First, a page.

This project combines two aspects of health and hygiene education. The health education project (Part A) will help rural children in disadvantaged high density and rural schools around the Bulawayo region in central-western Zimbabwe. The project will provide Participatory Health and Hygiene Education (PHHE) in eight schools covering 400 children per school for six months to accompany the provision of clean water which has been funded through another donor.
Part B of the project is a health education program open to all community members in four rural communities, also around Bulawayo. Usually this means the participants are mainly women, grandmothers and older men. It will enable four trained health nurses to provide one day of education per month for each of the four target communities. Topics will cover (for example) maternal and child health, nutrition, HIV/AIDS, TB, STDs and health/hygiene education. Our partners’ nurses will work alongside the Bulawayo city council nurses and local village health workers to coordinate the sessions.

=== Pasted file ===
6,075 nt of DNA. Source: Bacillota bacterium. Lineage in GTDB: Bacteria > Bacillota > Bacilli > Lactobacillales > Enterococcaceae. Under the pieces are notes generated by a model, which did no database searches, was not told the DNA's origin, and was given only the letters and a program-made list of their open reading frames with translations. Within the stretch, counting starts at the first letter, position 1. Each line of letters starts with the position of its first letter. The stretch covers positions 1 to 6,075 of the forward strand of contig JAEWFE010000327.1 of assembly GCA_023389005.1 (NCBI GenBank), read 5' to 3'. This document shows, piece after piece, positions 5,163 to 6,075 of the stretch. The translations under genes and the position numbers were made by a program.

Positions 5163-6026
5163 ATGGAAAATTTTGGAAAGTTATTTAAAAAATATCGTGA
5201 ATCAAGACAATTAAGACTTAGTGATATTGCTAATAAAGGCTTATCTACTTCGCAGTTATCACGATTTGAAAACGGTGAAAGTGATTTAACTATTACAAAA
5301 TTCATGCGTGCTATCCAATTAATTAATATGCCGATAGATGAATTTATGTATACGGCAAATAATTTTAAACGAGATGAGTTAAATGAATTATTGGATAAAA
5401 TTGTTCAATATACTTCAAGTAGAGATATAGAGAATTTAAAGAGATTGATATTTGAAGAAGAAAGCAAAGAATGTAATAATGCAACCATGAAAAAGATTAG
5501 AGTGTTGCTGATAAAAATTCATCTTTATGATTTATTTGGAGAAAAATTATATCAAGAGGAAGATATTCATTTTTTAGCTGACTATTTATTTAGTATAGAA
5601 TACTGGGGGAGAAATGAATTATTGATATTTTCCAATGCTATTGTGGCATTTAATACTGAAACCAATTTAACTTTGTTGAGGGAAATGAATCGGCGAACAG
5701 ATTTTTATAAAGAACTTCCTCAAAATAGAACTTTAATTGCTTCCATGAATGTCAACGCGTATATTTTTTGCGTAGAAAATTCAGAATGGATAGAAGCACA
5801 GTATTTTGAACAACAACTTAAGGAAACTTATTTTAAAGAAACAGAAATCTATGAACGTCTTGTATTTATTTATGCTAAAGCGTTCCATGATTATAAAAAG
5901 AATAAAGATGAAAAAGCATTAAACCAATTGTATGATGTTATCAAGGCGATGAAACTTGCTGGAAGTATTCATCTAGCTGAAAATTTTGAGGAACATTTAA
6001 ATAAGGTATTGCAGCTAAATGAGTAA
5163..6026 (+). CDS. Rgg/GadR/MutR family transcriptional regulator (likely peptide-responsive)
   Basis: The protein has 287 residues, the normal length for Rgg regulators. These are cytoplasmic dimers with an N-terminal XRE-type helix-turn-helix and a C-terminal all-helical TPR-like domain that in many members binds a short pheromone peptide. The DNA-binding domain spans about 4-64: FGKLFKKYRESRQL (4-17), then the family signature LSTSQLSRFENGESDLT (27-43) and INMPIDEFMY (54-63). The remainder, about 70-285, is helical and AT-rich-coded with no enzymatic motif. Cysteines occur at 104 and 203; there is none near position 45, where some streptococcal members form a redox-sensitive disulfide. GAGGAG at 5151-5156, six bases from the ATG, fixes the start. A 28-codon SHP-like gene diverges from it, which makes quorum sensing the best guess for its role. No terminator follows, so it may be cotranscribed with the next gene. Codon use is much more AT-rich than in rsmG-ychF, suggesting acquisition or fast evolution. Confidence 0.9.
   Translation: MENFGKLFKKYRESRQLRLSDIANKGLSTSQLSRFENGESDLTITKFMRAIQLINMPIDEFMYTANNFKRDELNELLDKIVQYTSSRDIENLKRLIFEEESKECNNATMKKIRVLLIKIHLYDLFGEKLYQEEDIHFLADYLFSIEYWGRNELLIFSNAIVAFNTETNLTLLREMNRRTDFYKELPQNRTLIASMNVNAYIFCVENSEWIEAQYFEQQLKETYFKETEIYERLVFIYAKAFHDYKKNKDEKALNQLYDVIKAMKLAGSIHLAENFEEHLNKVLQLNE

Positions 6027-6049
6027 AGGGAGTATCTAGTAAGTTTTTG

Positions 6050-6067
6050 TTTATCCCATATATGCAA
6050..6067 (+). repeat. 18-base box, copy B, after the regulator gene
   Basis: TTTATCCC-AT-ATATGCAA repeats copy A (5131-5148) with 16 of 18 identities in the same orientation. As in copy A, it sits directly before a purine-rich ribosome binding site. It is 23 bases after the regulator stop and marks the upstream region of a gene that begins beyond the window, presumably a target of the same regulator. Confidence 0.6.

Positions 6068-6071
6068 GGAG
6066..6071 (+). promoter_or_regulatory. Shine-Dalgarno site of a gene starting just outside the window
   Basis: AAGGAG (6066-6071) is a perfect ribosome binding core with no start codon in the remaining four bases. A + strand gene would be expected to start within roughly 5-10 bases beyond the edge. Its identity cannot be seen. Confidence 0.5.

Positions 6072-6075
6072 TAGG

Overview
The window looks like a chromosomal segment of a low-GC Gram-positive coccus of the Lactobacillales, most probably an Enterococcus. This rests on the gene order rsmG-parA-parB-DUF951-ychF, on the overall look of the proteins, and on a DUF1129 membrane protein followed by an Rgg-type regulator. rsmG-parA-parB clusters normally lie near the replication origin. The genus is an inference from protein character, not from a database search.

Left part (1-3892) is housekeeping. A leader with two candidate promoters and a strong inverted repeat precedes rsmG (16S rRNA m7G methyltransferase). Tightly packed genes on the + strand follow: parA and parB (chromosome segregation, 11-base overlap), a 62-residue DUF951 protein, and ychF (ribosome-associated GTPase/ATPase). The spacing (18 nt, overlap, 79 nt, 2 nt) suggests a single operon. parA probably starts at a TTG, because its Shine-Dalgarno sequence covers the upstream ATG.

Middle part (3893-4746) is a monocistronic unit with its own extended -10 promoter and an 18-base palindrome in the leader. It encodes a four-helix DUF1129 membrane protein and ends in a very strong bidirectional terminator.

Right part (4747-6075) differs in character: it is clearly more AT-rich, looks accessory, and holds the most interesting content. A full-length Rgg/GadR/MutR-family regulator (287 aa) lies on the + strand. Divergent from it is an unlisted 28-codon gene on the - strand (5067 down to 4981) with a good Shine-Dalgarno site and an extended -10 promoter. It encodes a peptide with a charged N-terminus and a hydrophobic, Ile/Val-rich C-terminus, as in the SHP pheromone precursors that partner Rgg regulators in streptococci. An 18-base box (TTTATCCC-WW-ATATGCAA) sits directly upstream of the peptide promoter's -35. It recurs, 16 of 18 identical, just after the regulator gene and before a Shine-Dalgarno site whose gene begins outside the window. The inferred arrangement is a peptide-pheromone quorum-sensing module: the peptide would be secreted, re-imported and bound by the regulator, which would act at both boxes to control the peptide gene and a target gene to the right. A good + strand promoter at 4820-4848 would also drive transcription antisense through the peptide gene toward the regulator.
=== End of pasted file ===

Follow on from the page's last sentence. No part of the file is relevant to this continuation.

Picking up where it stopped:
WHAT WE LIKE ABOUT IT
This project has a multifaceted approach to health and hygiene. It focuses on a range of target groups to get the message across. We like the fact that our partners are efficient, providing coordinated sessions across a region. We also appreciate that local services are integrated so that the trainers/nurses are working collaboratively. We like the fact that our partners are working in areas of proven need, not perceived need. We are pleased to support the education part of PHHE in Part A as this will strengthen the provision of new clean water access to schools.
$17,300 for a one-year project.
This breaks down to Part A: $11,800 and Part B: $5,500. The budget will provide project management, educational materials, transport, health professional educators, volunteer training, and baseline and end evaluation surveys.
Water is a huge need in Zimbabwe with the country suffering periodic droughts. Combine this with poverty, a failing economy and political instability, then it is no wonder that clean water sources are in extremely short supply with local populations reliant on unsafe or unclean water. Our partners estimate 50% of rural schools have very poor water supply infrastructure with little or no storage and broken or malfunctioning pumps. Most children and adults suffer from water borne illnesses and more water sources are urgently needed.